| NEW YORK
NEW YORK Feb 11 Designers livened up fall and
winter 2013 menswear at New York Fashion Week with a few
experimental touches in the otherwise staid world of men's
A bold show came from Duckie Brown, one of the hundreds of
designers showing at the official Mercedes Benz Fashion Week at
Manhattan's Lincoln Center and venues elsewhere in the city.
Fashion Week in New York, which ends on Thursday, is
followed by similar events in London, Paris and Milan.
Reversing the conventions of men's' layering, the Duckie
Brown line by New York-based designers Steven Cox and Daniel
Silver showed short jackets worn over longer coats or over-sized
knee-length sweatshirts, giving the illusion the models were
Coupled with dark wool trousers with deep inverted ankle
cuffs in burgundy or turquoise, the effect evoked the
traditional robe-like costume of a Himalayan kingdom.
In another challenge to convention, Duckie Brown showed
backward coats -- at the front, a blank facade of wool and at
the back, a fastening down to the ankles.
The designers also showed a bright indigo suit cut from
thick wool, so bulky and seemingly inflexible it brought to mind
a figure made of plastic Lego toy bricks.
Wool in its stoutest forms made its mark at the menswear
show by Joseph Abboud, whose creative director Bernada Rojo said
he was inspired by "the energy of the determined daredevils and
enterprising leaders who put a man on the moon."
Abboud offered a metallic, chainmail-like sweater and bulky
wool trousers in rich green, with ribbed patches at the knees,
utility pockets and thick elastic ankle cuffs looking like
refined versions of what an astronaut might wear as an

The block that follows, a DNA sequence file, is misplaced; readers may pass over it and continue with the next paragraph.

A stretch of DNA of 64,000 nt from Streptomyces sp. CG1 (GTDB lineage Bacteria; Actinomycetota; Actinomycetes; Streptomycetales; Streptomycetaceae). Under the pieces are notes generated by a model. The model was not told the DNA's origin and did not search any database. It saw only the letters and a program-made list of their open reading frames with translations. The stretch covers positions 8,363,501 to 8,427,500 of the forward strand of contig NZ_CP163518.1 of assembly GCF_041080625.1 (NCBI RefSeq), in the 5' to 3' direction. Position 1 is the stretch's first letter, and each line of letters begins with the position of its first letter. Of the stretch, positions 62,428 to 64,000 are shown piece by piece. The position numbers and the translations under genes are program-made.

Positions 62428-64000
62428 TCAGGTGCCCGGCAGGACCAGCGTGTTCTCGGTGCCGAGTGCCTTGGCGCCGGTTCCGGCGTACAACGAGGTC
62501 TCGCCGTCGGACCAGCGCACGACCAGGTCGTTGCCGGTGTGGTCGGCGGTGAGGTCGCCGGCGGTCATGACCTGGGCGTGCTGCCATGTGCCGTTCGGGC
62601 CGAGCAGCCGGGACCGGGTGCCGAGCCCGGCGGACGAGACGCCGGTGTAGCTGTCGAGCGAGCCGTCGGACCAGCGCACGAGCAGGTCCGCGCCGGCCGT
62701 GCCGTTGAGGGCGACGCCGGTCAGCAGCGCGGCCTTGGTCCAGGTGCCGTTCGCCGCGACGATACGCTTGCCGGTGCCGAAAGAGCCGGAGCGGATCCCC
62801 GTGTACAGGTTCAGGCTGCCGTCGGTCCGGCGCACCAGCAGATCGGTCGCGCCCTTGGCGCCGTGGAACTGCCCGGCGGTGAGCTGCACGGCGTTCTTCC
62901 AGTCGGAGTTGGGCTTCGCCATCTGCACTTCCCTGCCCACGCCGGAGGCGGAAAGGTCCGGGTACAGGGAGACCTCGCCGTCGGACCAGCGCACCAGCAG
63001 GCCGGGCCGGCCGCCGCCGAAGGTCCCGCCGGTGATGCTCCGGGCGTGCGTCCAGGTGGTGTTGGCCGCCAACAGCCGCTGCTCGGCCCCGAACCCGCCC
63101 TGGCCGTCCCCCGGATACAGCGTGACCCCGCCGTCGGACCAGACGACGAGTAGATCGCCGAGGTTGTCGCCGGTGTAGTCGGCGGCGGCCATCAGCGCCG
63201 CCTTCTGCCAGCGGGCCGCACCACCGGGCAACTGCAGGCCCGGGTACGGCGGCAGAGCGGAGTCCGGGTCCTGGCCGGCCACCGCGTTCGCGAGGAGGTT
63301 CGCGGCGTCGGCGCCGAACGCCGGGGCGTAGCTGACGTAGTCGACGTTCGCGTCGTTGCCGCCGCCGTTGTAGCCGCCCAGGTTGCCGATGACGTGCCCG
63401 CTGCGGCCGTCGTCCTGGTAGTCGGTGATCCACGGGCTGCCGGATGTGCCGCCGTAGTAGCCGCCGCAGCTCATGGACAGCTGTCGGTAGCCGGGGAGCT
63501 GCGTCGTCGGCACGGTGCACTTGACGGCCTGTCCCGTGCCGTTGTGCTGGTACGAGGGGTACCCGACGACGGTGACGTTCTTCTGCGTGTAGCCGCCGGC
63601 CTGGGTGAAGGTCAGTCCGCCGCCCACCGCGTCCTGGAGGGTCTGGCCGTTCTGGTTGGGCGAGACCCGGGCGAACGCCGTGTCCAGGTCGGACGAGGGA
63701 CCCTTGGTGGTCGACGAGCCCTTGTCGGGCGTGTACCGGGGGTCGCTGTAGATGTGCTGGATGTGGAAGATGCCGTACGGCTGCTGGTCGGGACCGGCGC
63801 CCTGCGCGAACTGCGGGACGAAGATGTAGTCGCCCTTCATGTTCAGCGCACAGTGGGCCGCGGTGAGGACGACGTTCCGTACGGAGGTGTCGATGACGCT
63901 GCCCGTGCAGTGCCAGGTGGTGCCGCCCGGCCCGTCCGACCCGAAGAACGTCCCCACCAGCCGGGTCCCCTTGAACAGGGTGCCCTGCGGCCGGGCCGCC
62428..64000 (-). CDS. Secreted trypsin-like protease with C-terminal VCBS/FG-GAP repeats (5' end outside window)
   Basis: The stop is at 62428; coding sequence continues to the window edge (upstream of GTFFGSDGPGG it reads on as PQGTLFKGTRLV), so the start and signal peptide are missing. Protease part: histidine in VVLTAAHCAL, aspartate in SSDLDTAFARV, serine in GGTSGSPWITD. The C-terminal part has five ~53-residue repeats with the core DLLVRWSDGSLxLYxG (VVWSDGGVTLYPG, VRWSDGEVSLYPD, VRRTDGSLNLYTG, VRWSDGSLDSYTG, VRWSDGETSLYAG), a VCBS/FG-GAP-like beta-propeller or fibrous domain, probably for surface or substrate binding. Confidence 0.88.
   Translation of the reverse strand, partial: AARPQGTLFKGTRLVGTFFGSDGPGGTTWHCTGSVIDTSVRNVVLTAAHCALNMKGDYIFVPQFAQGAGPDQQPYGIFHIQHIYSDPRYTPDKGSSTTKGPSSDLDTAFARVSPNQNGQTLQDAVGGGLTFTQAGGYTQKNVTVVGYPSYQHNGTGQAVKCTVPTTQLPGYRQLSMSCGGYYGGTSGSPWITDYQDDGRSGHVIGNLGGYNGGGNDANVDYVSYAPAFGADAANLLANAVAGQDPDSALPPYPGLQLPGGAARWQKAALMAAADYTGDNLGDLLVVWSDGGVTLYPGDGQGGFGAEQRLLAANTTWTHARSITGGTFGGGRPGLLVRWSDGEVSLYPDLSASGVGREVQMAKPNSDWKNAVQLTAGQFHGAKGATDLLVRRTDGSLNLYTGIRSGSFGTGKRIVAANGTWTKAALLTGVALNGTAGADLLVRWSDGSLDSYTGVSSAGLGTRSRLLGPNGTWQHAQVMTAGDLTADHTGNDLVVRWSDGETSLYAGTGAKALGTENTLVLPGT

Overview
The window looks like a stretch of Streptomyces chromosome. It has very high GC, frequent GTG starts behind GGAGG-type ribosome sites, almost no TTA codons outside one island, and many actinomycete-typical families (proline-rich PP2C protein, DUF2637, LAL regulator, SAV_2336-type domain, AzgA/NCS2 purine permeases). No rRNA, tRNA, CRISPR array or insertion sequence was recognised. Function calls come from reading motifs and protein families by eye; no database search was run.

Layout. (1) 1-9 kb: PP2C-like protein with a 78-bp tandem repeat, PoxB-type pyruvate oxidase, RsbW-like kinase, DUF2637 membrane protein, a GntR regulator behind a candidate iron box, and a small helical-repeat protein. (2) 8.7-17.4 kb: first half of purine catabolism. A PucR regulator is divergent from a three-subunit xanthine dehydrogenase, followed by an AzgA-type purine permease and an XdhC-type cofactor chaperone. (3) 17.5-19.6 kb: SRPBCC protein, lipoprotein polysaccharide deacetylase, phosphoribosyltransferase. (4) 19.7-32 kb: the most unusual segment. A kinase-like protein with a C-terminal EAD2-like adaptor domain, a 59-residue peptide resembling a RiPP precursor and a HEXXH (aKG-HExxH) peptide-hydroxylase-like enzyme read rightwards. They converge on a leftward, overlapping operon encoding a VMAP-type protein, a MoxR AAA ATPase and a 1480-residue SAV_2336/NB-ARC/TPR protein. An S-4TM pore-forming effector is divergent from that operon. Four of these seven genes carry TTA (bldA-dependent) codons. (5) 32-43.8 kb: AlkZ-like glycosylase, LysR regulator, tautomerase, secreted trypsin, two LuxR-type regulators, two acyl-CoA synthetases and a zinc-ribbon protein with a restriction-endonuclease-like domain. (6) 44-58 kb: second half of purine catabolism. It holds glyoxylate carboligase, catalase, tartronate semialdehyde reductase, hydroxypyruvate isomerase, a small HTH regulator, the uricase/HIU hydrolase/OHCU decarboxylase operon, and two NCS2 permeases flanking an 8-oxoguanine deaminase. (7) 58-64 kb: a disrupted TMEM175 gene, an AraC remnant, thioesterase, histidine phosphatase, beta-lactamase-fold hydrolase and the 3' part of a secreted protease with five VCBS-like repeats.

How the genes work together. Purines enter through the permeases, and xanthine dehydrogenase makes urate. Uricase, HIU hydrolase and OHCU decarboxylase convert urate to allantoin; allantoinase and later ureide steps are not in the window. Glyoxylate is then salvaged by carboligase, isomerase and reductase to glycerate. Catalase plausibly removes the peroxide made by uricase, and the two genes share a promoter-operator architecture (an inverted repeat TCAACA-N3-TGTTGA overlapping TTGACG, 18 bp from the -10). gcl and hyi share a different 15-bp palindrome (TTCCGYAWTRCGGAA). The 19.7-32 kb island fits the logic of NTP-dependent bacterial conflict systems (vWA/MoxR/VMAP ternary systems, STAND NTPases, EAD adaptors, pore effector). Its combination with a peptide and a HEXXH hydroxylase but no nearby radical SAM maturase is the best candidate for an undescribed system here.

insulating layer underneath a spacesuit.
At DKNY's menswear, there were slim-fitting, single-breasted
two-button suits in gray, black and navy that might make a
decent impression on Wall Street.
"The palette is all New York," said notes accompanying the
DKNY's casual wear items were safe variations on a familiar
slouchy, urban theme -- sweaters, anoraks and bomber jackets in
muted greens, blues and grays, accessorized with black beanie
caps and no-nonsense black shoes.
Timo Weiland, a label by New York-based designers Weiland
and Alan Eckstein, took a similar mood and color scheme in a
cuter, more idiosyncratic direction.
Blazers were tweedy, in speckled wool. One outfit,
surprisingly successful, resembled a jacket thrown over a pair
of pajamas in a natty brown circle-patterned print. A blue
sweater bore a folksy image of a dachshund -- Eckstein owns one
-- across the chest.
Things were a little more rugged in the Nautica men's
collection, where accompanying notes for the show said the
season's clothes were inspired by the nautical expeditions of
Antarctic explorer Sir Ernest Shackleton.
The collection added flourishes to Nautica's trademark naval
jackets and fisherman cable-knit sweaters. One parka featured
glowing colored lights woven into the edge of the hood.
Puffer jackets were cut in unusually exaggerated
silhouettes, bulky at the shoulders, tightly scooped in at the
waist and flaring back out at the thigh.
Nylon and wool utility-style pants fiercely hugged the
models' thighs and calves. Turtlenecks, as at Joseph Abboud,
were about as high as was practicable.
(Editing by Ellen Wulfhorst and David Gregorio)